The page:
Temple of Womb

image by imp kerr

India’s mid-1970s state of emergency and its ghoulish “family planning camps” inadvertently spawned a particular kind of horror film, and the underground infrastructure to match.

On October 31, 1984, Indira Gandhi was shot and killed by her bodyguards, ending one of the most controversial careers in modern Indian politics. Today, Gandhi is remembered as the only woman to have served as Prime Minister. Less prominent is her role as the only Prime Minister to have suspended India’s democratic process. On June 26, 1975, she imposed a state of emergency on the country, a 21-month period of exception in the world’s largest democracy. Dissidents were jailed, the press was heavily censored, and the poor were subjected to violent developmentalist fantasies concocted by the political elite, including mass demolition drives and resettlements. Most nightmarishly, the Emergency featured a “voluntary” sterilization campaign, which offered the urban poor money, land, and trinkets in exchange for their fertility.

Eclipsed in memory by Indira Gandhi’s bloody assassination and its aftermath, the mass violence of the Emergency has never figured prominently in histories of India. Its traumatic effects can still be traced, however, in a legacy of black-market video parlors and B-grade horror films. These remained an outgrowth of the grotesque visions of family planning and cinematic control enacted through state violence. A residue of the infrastructure for a new way of seeing stayed in place after the Emergency ended. ­Audiences the state had created to imbibe propaganda now demanded more video, and the technologies deployed to teach them were repurposed to avoid the film censors’ decency regulations. In this climate, the new genre of low-budget horror film resonated with dispossessed audiences, linking the Emergency “plan” with the era of unplanned emergence that followed.

Less than two weeks before Gandhi was killed, Purana Mandir (“Ancient Temple”) by Shyam and Tulsi Ramsay opened in cinema halls in Delhi and Bombay. In Purana Mandir, a monster curses an aristocratic family: Every woman descended of this family will suffer a horrible death in the process of giving birth, her body doomed to lacerating, instantaneous implosion. Will the latest inheritor of the curse overcome it? How will she and her lover vanquish the monster? As audiences lined up to find out, Purana Mandir unexpectedly became one of the biggest hits of the 1980s and threatened to bring the traumatic moment of the Emergency back to the forefront of Indian life. But the film, its makers, and its audience are lost in the shadows of Bollywood’s big-budget star-driven melodramas.

In the summer of 1975, faced with intensifying opposition from trade, student, and government unions—and the stench of a court conviction over electoral ­misconduct—Gandhi had a state of “internal emergency” declared. In middle-class memory, the next 21 months are recalled as that rare time in postcolonial India when the streets stayed clean and trains ran on time. It was the last gasp of truly centralized state control, the climax of Big Government, the paroxysm of the plan—with the poor at the receiving end.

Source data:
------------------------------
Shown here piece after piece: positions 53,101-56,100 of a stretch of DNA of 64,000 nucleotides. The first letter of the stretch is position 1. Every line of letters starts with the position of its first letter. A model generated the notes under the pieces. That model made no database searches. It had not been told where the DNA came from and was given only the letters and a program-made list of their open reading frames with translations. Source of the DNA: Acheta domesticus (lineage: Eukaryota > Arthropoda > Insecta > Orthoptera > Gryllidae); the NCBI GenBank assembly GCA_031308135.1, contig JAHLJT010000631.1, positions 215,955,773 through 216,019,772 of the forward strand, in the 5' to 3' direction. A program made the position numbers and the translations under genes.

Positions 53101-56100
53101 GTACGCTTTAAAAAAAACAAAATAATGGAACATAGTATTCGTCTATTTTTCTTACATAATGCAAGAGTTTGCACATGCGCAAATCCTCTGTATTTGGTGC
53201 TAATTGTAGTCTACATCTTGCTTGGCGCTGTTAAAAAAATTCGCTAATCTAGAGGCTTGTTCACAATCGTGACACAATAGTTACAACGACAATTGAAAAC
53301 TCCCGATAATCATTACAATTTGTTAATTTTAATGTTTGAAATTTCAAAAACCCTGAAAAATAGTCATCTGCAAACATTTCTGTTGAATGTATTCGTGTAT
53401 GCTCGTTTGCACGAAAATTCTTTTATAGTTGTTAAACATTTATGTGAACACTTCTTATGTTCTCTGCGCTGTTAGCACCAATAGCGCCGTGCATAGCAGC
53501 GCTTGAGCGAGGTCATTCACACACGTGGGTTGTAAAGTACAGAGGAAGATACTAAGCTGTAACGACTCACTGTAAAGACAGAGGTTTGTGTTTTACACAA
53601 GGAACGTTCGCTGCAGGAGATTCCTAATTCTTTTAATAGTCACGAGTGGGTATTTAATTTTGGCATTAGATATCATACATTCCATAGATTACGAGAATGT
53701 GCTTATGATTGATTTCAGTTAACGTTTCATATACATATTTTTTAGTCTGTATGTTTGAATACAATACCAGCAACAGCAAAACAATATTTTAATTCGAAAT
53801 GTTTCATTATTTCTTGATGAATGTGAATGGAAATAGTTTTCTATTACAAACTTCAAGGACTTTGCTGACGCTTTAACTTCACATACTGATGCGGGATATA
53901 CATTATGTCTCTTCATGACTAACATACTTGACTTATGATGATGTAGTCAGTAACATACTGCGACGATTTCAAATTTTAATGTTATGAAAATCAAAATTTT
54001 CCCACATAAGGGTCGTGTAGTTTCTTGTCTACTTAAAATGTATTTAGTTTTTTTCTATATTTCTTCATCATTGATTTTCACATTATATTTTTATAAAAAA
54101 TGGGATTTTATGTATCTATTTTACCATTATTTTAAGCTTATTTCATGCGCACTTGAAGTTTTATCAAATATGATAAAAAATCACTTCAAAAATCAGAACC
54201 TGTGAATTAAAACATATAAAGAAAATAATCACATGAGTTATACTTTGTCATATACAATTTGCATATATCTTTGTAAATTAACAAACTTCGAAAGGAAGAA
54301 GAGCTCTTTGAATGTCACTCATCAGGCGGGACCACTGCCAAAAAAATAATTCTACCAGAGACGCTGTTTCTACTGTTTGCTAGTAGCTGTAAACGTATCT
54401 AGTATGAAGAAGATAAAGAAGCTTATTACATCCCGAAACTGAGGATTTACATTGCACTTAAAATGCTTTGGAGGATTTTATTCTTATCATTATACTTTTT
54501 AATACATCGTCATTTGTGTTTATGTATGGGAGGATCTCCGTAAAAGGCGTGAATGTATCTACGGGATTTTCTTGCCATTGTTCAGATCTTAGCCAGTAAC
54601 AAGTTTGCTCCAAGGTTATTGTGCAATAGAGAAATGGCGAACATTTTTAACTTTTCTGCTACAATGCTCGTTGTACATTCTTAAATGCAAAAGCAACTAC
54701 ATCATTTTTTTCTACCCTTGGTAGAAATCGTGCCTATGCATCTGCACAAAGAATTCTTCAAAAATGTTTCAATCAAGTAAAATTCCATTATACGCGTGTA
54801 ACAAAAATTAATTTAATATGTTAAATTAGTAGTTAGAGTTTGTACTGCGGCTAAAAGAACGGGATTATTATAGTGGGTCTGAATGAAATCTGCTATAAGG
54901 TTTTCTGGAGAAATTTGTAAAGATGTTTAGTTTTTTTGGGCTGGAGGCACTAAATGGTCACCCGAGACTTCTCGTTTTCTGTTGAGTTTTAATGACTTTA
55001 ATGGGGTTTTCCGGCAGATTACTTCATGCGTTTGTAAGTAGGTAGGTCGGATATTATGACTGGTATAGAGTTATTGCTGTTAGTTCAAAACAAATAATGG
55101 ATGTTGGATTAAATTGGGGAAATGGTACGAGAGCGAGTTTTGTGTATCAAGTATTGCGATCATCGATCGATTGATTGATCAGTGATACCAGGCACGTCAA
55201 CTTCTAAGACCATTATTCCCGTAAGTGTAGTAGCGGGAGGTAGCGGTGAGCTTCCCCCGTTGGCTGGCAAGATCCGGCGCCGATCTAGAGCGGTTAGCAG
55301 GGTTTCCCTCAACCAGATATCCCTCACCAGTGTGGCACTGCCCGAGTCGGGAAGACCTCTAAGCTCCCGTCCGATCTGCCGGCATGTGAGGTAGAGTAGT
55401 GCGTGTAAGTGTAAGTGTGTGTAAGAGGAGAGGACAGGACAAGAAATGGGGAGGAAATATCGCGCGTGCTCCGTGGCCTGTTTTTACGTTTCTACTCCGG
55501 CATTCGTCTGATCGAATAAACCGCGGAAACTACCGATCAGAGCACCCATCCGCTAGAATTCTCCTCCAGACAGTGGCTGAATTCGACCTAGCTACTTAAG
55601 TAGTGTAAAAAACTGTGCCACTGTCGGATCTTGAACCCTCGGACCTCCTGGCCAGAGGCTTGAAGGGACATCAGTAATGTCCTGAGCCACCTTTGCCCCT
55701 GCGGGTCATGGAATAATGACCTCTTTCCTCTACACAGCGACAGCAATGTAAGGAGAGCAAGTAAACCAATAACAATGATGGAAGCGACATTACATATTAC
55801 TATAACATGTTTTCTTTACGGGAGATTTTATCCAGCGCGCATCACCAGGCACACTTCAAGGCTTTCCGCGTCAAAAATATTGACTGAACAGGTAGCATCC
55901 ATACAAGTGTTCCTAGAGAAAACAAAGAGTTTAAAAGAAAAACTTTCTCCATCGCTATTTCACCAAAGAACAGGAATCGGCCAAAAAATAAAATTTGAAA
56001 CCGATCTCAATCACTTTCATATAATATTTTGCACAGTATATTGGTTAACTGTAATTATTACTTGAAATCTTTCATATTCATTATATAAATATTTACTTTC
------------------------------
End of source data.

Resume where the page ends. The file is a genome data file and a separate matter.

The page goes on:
Among the many technologies unveiled during the Emergency were “family planning camps” across India. Here, citizens (mostly lower class, mostly male) were encouraged, pressured, and often forced to undergo vasectomies. This coercion—the preferred term was “motivation”—occurred in more than one way: Sometimes whole villages were rounded up and hauled to these camps; other times, men were offered “gifts” in exchange for sterilization.

In cities, family planning dovetailed with slum demolition. The poor were promised plots of land if they agreed to move out of the slum and submit to “voluntary” sterilization. In the paper trail of official documents left behind by this black market, Emma Tarlo, in her Unsettling Memories: Narratives of the Emergency in Delhi, finds “documents in which ‘family planning’ is defined as ‘sterilization’ and ‘sterilization’ is defined as voluntary even before the person has begun to fill out the form. What we find in this small piece of paper is a fragment of the dominant Emergency narrative—a token of official family-planning euphemisms in action at a local level.”

Families would vacate their slum dwellings, which would be razed by bulldozers roving the city. Fathers and young men from these families would enter makeshift tents to have their tubes tied up and leave with pieces of paper in hand. Often the very poor would sell these promissory notes to interested parties in exchange for cash once outside the tent. It has been estimated that millions of men were drawn into this urban black market.